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Taking place in the heart of Washington, DC, DPLAfest 2016 (April 14-15) will bring together hundreds from DPLA’s large and growing community for interactive workshops, hackathons and other collaborative activities, engaging discussions with community leaders and practitioners, fun events, and more. DPLAfest 2016 will appeal to anyone interested in libraries, technology, ebooks, education, creative reuse of cultural materials, law, open access, and genealogy/family research.

Area institutions serving as co-hosts include the National Archives and Records Administration, the Library of Congress, and the Smithsonian Institution.

To view photographs, recordings, and social media from DPLAfest 2016, visit https://dp.la/info/get-involved/dplafest/april-2016/media/.
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Friday, April 15 • 2:00pm - 2:45pm
The Zine Union Catalog and Opportunities with the DPLA Community

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Zines are self-published, non-commercial, small-edition, generally periodical resources that often feature sub- or counter-cultural content and design choices. Zines are used as primary sources on social movements, social life, politics, art, music, and more. Currently, access to zines is distributed across a variety of data silos, such as library catalogs, finding aids, independent databases, spreadsheets, and text documents. Much of this data is created and maintained outside of traditional libraries by zine communities themselves, using available tools and ad-hoc standards or practices.


To enable global access to zines, a collaborative team of zine librarians, archivists, library catalogers, metadata specialists, and Web developers is working to build the Zine Union Catalog (ZUC), which will integrate digitized and digital content, bibliographic metadata, contextual resources, and access details in a single discovery platform for zine libraries and collections.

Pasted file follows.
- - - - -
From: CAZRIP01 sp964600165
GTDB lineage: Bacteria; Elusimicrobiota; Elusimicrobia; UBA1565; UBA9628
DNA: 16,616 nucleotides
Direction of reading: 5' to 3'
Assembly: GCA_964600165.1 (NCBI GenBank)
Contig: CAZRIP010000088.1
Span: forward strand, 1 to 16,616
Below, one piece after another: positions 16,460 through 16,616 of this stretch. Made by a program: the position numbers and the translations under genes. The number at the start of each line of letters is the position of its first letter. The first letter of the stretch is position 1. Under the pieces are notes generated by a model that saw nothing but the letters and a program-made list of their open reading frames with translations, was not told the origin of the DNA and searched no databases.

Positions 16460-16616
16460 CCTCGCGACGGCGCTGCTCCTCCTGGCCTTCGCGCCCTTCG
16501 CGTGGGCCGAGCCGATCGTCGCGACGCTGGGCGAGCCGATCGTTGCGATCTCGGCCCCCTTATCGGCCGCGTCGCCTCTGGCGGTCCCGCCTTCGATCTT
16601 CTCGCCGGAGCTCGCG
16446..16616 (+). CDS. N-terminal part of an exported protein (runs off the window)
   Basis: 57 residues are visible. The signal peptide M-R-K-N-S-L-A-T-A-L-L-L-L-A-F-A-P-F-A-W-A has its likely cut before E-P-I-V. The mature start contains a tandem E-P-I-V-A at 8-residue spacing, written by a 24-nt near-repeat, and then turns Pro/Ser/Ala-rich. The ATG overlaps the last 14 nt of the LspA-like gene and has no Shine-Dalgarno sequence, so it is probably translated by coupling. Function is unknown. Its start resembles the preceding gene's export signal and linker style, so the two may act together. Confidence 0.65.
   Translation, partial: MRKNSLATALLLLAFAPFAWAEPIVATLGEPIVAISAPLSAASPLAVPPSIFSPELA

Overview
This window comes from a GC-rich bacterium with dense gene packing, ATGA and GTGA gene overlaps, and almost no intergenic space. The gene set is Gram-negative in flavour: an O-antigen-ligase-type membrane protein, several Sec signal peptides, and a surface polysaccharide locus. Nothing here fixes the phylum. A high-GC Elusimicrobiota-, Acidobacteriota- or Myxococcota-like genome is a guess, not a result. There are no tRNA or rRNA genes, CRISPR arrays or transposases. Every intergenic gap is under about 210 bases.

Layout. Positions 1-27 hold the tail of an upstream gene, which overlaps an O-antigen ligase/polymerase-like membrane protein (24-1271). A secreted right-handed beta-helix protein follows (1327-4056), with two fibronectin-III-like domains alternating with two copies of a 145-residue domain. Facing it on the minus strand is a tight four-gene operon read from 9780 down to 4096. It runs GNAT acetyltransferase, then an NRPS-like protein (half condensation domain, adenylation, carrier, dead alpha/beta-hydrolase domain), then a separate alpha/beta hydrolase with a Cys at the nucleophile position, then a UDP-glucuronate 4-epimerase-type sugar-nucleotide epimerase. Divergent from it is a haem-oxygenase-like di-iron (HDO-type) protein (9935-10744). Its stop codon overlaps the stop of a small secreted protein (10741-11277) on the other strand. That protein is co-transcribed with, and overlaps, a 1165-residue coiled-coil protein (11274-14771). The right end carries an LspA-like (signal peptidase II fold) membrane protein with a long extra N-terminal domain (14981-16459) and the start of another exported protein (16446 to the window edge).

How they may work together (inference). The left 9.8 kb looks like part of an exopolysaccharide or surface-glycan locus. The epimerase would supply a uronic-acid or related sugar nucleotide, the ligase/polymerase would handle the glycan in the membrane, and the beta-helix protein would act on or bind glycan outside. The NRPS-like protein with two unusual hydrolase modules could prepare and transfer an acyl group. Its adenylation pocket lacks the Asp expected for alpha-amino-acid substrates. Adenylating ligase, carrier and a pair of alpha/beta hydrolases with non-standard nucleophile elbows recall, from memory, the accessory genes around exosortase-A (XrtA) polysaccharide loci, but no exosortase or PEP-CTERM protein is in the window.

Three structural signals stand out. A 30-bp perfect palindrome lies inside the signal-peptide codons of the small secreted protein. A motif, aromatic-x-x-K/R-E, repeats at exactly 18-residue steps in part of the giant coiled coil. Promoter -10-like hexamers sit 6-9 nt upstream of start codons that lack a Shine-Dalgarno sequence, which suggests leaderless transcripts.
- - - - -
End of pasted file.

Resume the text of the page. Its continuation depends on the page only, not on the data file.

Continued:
This presentation will first introduce the ZUC project, explaining how the team plans to: 1) aggregate heterogeneous data sources, 2) encourage broad participation in metadata creation with approachable resource description standards, 3) respond to evolving resource genres and research needs through extensible ontology/vocabulary development, and 4) balance the privacy concerns of zine creators with needs for authority control and collocation. In this section, audience members will learn how to effectively describe and build access to zine resources.


The second half of the session will engage audience members to generate ideas for ZUC-DPLA partnerships. Areas of overlap include both practical and philosophical approaches, such as digitization, global access to resources, and open participation. Together, we might re-imagine what it means to build and deliver a union catalog for the digital age.

Speakers
avatar for Jennifer Hecker

Jennifer Hecker

Digital Archives Access Strategist, University of Texas at Austin
I am a manuscript archivist specializing in processing large collections of literary and personal papers including the Norman Mailer Papers, the David Mamet Papers and the Morris L. Ernst Papers, all at the Harry Ransom Center, and the Richard W. Pound Olympic Collection at the University of Texas Libraries. Currently, I use that experience to help inform the development of digital access strategies at UT Libraries. I also direct the work of... Read More →
avatar for Allison Jai O'Dell

Allison Jai O'Dell

Metadata Librarian, University of Florida
Allison works in technical services for special collections and archives. Her research and development projects focus on metadata, Linked Data, and front-end Web development. Details and CV: http://www.allisonjai.com



Friday April 15, 2016 2:00pm - 2:45pm
Smithsonian (S. Dillon Ripley Center): Room 3035 1100 Jefferson Drive, SW Washington, DC

Attendees (7)